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4 February, 2020 - 11:16 By Kate Sweeney

Confidence dips in construction and infrastructure segment

Despite workloads across the East of England’s construction and infrastructure sector stabilising for year-end, uncertainty over the next stages of Brexit is still holding back investment, according to the results of the Q4 2019 RICS Construction and Infrastructure Market Survey.

In the quarter, workloads in the East continued to rise with 15 per cent more respondents seeing a rise in workloads rather than a fall. 

It should be noted that, while positive, this figure is well below pre referendum results when responses averaged a net balance of 42 per cent. 

In Q4 infrastructure saw the strongest growth across the region with 21 per cent more contributors reporting a rise in workloads. 

Private housing also continues to see strong growth, with 19% more chartered surveyors reporting a rise.

As a potential visible impact of policy change, it is interesting to note that since the start of 2019, workloads in public housing have also risen.

An extra question was added to the survey this quarter to ascertain the impact that lifting the Housing Revenue Account borrowing cap has had on social housing at the national level. And 34 per cent more surveyors reported an increase rather than decrease in expectations for council house building workloads over the coming twelve months.

Activity in the East of England’s private commercial sector also increased in Q4 with a net balance of 18 per cent of respondents seeing a rise, up from -3 per cent in Q3. However, workloads in industrial fell from a net balance of +13 per cent to +5 per cent.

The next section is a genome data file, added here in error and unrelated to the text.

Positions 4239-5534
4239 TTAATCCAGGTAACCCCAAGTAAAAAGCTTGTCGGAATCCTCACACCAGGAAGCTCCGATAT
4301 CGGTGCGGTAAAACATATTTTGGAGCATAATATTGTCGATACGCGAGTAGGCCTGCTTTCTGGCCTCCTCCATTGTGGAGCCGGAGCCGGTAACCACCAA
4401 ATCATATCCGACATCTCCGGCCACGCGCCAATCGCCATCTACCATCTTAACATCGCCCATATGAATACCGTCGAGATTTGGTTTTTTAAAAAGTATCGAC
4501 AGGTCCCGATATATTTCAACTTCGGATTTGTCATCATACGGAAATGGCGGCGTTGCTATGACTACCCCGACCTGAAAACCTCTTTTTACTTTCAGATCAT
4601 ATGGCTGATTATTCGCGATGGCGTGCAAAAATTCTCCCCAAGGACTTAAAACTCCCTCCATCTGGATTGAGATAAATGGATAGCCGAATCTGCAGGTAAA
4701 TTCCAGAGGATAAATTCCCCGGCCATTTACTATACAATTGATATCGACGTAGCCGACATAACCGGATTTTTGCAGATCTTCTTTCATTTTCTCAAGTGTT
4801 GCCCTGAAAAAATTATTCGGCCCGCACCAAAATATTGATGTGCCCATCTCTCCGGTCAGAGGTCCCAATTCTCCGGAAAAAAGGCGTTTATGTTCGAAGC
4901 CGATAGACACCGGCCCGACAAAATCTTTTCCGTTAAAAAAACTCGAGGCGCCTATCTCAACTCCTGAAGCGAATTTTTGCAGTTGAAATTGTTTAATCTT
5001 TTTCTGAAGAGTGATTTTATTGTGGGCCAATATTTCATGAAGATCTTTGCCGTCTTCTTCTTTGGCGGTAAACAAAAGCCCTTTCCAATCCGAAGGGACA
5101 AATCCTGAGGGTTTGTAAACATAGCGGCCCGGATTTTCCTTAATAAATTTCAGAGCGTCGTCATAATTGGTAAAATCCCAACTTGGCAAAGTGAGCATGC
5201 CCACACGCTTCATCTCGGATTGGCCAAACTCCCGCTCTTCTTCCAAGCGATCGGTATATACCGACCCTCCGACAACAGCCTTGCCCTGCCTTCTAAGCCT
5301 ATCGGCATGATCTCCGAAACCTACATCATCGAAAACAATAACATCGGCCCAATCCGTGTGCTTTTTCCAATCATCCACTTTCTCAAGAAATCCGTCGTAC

With 45 per cent of the responses to the latest survey coming in post the General Election result, the RICS market confidence indicator rose to 36 per cent in Q4, (up from +13 per cent in Q3) suggesting that the end to some uncertainty has renewed confidence in the market.

Even with the increase in workloads respondents in the East of England are still cautious over Brexit. Anecdotally respondents to the survey suggest this is one of the main reasons for holding off on investment decisions. 

RICS says that 25 per cent more surveyors will likely decrease investments on fixed assets including equipment and software in 2020 and 33 per cent more intend to curtail workforce development and training. 

However, when asked how business enquiries for new projects or contracts have fared in the past three months across the region, 13 per cent more respondents reported an increase rather than a decrease.

Also, despite ongoing recruitment challenges, and with surveyors continuing to report full order books, a net balance of 34 per cent of respondents have increased their headcount in the past three months. But 42 per cent of East of England respondents still anticipate skills shortages to impact growth across the sector for the future.  

Jeffrey Matsu, RICS economist, said: “While momentum across the industry has eased in recent years, surveyors continue to report full order books and constraints on capacity that suggest anything but a recession.

“The General Election result provided a welcome relief to market confidence with the anticipation of additional fiscal spending to be announced at Spring Budget pushing year-ahead workload expectations higher. 

“That said, the yet-to-be-known relationship with the EU has kept the economic outlook fragile which is affecting businesses intentions to invest.”

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